The show’s writers have a knack for coming up with character twists and scenarios that seem totally obvious after the fact, but which nonetheless startle upon first viewing. Truly, this isn’t a show that somebody could drop in and watch in the middle; like Lost, another show I’m terminally behind in watching (I’m still in the middle of season two), it rewards — and even requires — close viewing from the beginning. Unlike Lost, however, Dollhouse never captured a sufficient audience to keep it afloat. Whedon seems to have anticipated this by filming a coda of sorts, “Epitaph One,” which jumps the series ten years into the future and provides some closure.
Still, the series survived a second season, which is scheduled for release on DVD this fall. Although it will likely take me another year to complete, I look forward to it.
This week’s column from The Review:
Right up front, I must say that I don’t know (bleep) about “(Bleep) My Dad Says,” a new show airing on CBS this fall.
Oh, I know it’s based on a book of the same name, which in turn is a spin-off of a website or a Twitter feed that purports to share blunt wisdom from somebody’s father. Or maybe it collects blunt wisdom from everybody’s fathers, homespun nuggets like “Don’t eat yellow snow” and “If you don’t shut up, I’ll cut out your tongue.”
I have no intention of watching the show, first because it stars William Shatner, a breathy and bombastic actor whose delivery makes me want to puncture my earlobes with roofing nails, and second because despite having a full slate of satellite channels, I watch little television.
But if I were watching, the last thing that would upset me is the word (bleep) or the shift-key stand-in that CBS is using in the actual title. This is why I’m not a member of the Parents Television Council, which last week sent letters to more than 300 companies, asking them not to advertise on the show because of its name.
According to PTC President Tim Winter, quoted in the Huffington Post (the Wikipedia of news), “Parents really do care about profanity when their kids are watching TV.” He then goes on to qualify the statement by noting that only “something like 80 to 90 percent of parents” care. That leaves me in that 10 to 20 percent who don’t give a (bleep).
Suppressing (bleep) has a long tradition, one that is rooted in the Norman Conquest of 1066 (betcha didn’t know you would be getting a history lesson), when those marauding Normans attempted to supplant vibrant Anglo-Saxon vocabulary with more genteel — at least to our modern ears — Norman French. It’s a prejudice that continues to this day.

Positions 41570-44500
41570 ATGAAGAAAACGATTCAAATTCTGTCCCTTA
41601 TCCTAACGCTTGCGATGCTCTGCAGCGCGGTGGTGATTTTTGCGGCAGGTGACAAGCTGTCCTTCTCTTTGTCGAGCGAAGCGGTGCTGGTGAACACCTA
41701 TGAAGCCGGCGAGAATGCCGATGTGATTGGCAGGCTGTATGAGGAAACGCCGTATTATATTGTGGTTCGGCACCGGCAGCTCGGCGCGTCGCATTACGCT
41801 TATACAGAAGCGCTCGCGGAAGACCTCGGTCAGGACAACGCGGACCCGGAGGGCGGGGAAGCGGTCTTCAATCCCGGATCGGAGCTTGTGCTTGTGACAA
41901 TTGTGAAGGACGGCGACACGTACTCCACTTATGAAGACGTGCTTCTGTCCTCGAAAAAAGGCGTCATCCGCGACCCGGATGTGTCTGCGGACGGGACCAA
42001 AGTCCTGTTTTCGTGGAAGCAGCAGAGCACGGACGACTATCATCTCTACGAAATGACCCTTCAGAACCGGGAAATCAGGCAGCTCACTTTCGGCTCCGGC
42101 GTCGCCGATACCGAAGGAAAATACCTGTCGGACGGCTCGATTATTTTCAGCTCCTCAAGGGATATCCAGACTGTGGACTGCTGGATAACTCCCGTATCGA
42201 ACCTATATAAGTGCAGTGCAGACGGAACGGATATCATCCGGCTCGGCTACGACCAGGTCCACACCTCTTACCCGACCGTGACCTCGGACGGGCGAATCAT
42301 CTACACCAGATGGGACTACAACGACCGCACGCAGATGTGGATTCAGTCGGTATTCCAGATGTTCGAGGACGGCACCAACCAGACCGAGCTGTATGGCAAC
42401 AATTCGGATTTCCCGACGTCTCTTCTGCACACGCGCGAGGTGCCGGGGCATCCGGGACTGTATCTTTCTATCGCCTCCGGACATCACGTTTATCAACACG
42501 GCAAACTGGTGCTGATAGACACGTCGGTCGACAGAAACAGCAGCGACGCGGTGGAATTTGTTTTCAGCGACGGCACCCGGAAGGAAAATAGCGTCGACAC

Take George Carlin’s infamous Seven Words You Can’t Say on Television, which have since morphed into the equally infamous Seven Words You Can’t Say on Network Television, as they are used quite freely on premium cable channels. Not only can these words not be uttered on free TV, they also can’t be written in a family newspaper. However, I can use some of their French-derived equivalents — urinate, defecate and fornicate — with impunity. At least one of the remaining four I can describe more clinically (”breasts,” instead of the one-syllable word Carlin uses), but I can’t even tiptoe around the remaining three for fear of offending Beatrice Bluenose, one of the paper’s oldest and most conservative subscribers.
(The newsroom was very concerned about Ms. Bluenose last month, when on National Rain Day I attempted to warn people to “wear their rubbers,” a dictionary-sanctioned reference to boots that was nonetheless greeted with such disapproval from my colleagues that I excised it from the finished page.)
The point is — what is the difference between urination, defecation and fornication and their blunter equivalents? Why is it OK, hypothetically, for Dr. Oz (speaking of another show I seldom watch) to discuss defecation clinically, but not OK for a primetime show to use a more common term for humorous effect? Can we not recognize the medicinal effects of laughter and agree that (bleep) is as appropriate in comedy as “defecate” is in medicine?
For that matter, why is it OK for the Cleveland Zoo to feature an exhibit called “The Scoop on Poop,” but scandalous if they would advertise “The Skinny on (Bleep)”?
Yes, I know the PTC is concerned that society is becoming coarser, and that little kids (the lowest common denominator of all entertainment, apparently) might spew out the actual word — horrors! — instead of saying “bleep” when talking about the show, but only after they’ve finished talking about how many people they killed in their latest videogame venture. Because you know that CBS is targeting the 10-and-under crowd by casting the septuagenarian Shatner in the lead.
Besides, nobody who’s been on a playground has ever confused it with polite society.
I consider references to (bleep) as less an example of society’s coarsening and more of an opportunity for the next generation to reclaim its Anglo-Saxon roots, when men were men, (bleep) was (bleep), and William Shatner’s most important line was “Beam me up, Scotty.”